Seed World

Research Study Shows Benefits of Tracking Pathogens with Biomark X9 Amplicon Assays

Director of Marketing ,
Standard Biotools

Roberto Spada is the director of marketing at Standard BioTools. He holds a PhD in biochemistry and molecular biology from the University of Madrid.

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With more and more pathogens developing pesticide resistance, crop diseases are a major and growing threat to food production. Predicting how diseases will shape farming into the future depends on being able to identify genetic changes in pathogen populations. That’s increasingly efficient and cost-effective thanks to high-throughput amplicon assays achieved via the Biomark X9 system. But don’t take our word for it. In February last year, a team of researchers from French and Swiss Universities published a research study describing how they developed and validated a microfluidics-based multiplex targeted amplicon sequencing assay (using the Juno, an older version of the Biomark X9) for monitoring mutations in fungal plant pathogens. 

Their report highlights how the assay offers several advantages over traditional methods for ag-bio research, making it a valuable tool for studying and managing crop diseases. According to the authors, the advantages included:

  • Simultaneous monitoring of multiple loci: the assay can simultaneously assess hundreds of targeted loci, including genes associated with fungicide resistance, pathogenicity and genetic diversity. This comprehensive approach provides a more complete picture of the pathogen population and its evolution.
  • High-throughput and cost efficacy: the assay utilizes microfluidics technology to achieve high-throughput genotyping at a relatively low cost per sample. This makes it suitable for large-scale studies and routine monitoring of pathogen populations.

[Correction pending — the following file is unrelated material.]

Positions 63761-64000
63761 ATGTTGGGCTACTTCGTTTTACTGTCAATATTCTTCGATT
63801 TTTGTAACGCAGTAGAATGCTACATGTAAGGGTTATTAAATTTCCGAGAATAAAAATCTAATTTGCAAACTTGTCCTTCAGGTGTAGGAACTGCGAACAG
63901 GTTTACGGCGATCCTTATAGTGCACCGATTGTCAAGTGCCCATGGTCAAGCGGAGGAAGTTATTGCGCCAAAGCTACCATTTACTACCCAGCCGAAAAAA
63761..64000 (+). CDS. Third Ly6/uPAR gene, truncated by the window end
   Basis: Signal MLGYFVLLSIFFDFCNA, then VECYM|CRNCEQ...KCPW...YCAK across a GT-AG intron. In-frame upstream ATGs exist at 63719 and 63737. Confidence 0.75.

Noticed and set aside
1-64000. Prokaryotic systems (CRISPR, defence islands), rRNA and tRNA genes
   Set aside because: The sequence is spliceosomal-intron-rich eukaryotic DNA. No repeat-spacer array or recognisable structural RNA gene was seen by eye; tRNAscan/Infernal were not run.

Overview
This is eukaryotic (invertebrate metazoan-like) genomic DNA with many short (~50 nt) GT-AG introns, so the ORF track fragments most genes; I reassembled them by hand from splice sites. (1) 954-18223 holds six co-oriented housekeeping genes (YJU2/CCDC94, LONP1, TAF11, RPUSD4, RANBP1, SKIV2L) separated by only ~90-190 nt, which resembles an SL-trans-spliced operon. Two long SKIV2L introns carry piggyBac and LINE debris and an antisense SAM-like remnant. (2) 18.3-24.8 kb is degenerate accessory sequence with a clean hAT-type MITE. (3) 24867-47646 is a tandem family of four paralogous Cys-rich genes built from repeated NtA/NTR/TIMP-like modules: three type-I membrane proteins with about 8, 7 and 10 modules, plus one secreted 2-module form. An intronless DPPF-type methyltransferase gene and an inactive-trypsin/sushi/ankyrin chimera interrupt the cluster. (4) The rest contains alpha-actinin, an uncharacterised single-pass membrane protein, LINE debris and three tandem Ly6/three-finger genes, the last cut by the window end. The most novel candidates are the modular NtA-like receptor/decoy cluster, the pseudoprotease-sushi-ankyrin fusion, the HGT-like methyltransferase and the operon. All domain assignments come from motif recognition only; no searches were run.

• Reproducible and reliable results: the study demonstrates the assay’s reproducibility and reliability across different sample types, including pure fungal DNA, mixed samples, and DNA extracted directly from infected leaves. This ensures the accuracy and consistency of the data generated.
  • Effective performance with low-input DNA: the assay performs well even with low amounts of DNA, making it suitable for situations where obtaining large quantities of DNA is challenging.

The team used the assay to successfully multiplex 798 loci targeting virulence and fungicide resistance genes, and randomly selected genome-wide markers for the fungal pathogen Zymoseptoria tritici, a major issue in wheat. The researchers optimized the primer design by integrating polymorphism data from 632 genomes of the same species, then tested the assay’s performance by genotyping 192 samples in two replicates. 

“Analysis of the short-read sequence data generated by the assay showed a fairly stable success rate across samples to amplify a large number of loci,” they said in their report. “The performance was consistent between samples originating from pure genomic DNA as well as material extracted directly from infected wheat leaves. In samples with mixed genotypes, we found that the assay recovers variations in allele frequencies. We also explored the potential of the amplicon assay to recover transposable element insertion polymorphism relevant for fungicide resistance. As a proof-of-concept, we show that the assay recovers the pathogen population structure across French wheat fields. Genomic monitoring of crop pathogens contributes to more sustainable crop protection and yields.”

Interested in learning more? Read more about our Biomark X9 system here or contact us at